It’s the end of the game for Pitch: Fox has canceled the baseball drama after one season, EW has learned.
The series, which followed a young female pitcher (Kylie Bunbury) who defied the odds when she became the first woman to play in the major leagues, struggled to find an audience in the fall, averaging 4.7 million total viewers and 1.4 in the 18-49 demographic.
“I’m sorry to tell you that Pitch will not be getting a second season,” executive producer Kevin Falls confirmed on Twitter.
Co-creator Dan Fogelman also tweeted: “I was informed today that Pitch won’t be getting a 2nd season on Fox. Obviously we’re all crushed — thank you to our amazing fans and thank you to our incredible cast & crew. Loved every minute. No way around it: we took a bad hop grounder to the face today. All that said: this team put something original and high quality on TV and should be very proud of it — I certainly am of them.”
Despite rough ratings, Fox Chairman and CEO Gary Newman sounded somewhat hopeful about the show’s future at the Television Critics Association’s press tour in January. “We would’ve loved to see a bigger audience,” Newman said. “There was a lot of delayed viewing. We had a loyal core. … I don’t think the performance level enabled us to make an early decision about it, but as we get to May, we’re certainly going to consider it.”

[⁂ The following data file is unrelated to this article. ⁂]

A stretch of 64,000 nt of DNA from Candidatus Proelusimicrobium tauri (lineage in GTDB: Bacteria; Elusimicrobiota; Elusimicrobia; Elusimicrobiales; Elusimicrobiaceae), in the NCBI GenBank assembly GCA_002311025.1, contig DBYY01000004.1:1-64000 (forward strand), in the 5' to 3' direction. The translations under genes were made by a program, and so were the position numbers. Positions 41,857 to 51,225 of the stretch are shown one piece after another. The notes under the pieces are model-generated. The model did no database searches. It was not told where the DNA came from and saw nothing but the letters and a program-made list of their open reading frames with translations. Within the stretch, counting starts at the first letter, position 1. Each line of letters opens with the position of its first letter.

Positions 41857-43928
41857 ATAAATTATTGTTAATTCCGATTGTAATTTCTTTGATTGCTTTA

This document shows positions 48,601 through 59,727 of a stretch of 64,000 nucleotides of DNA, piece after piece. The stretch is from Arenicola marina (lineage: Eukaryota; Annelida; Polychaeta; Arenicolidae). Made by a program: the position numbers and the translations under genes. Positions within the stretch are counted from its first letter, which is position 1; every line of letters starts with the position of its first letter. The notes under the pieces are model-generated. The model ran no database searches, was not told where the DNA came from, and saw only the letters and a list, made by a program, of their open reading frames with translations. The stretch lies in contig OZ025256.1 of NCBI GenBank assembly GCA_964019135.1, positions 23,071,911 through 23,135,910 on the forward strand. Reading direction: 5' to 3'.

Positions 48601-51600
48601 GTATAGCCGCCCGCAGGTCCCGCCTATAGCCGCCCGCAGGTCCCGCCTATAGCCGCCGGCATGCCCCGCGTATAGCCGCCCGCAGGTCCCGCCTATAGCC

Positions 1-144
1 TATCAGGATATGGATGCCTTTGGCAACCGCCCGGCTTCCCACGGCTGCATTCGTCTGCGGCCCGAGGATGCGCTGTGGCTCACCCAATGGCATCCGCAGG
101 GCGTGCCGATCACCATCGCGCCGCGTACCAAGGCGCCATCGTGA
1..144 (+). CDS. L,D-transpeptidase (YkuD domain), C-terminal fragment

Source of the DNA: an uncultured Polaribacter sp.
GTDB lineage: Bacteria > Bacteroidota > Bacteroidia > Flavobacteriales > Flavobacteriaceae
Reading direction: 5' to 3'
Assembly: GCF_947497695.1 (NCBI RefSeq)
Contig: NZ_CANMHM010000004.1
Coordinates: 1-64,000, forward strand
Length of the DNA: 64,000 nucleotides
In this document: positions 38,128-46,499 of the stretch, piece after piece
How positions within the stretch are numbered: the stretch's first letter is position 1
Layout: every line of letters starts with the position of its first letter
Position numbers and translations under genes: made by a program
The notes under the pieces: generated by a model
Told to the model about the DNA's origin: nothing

Pitch was initially slated to launch in the spring of 2017, but when ABC moved Scandal to a midseason premiere to accommodate Kerry Washington’s pregnancy, Fox saw an opportunity and a time slot to grab viewers looking for a female-led show. But that meant Pitch landed in a crowded fall season that also featured a much-watch World Series.
“We liked the idea of taking on shows in the fall; we certainly liked the idea of trying to get that Scandal audience that wasn’t there because of Kerry’s pregnancy maternity leave,” Falls previously told EW. “That was something that we were willing to take our chances on. And maybe, maybe it would have helped that you start to get your head around a baseball show when spring training is starting. I don’t know. How do you explain that the numbers to start weren’t great and we were in the middle of pennant races when we launched? And I agree, once you get deeper into winter, your head’s not going to be in the baseball spirit, but it’s a still a good show.”
Pitch, which also starred Mark-Paul Gosselaar and Ali Larter, hailed from Fogelman, Falls, and Rick Singer.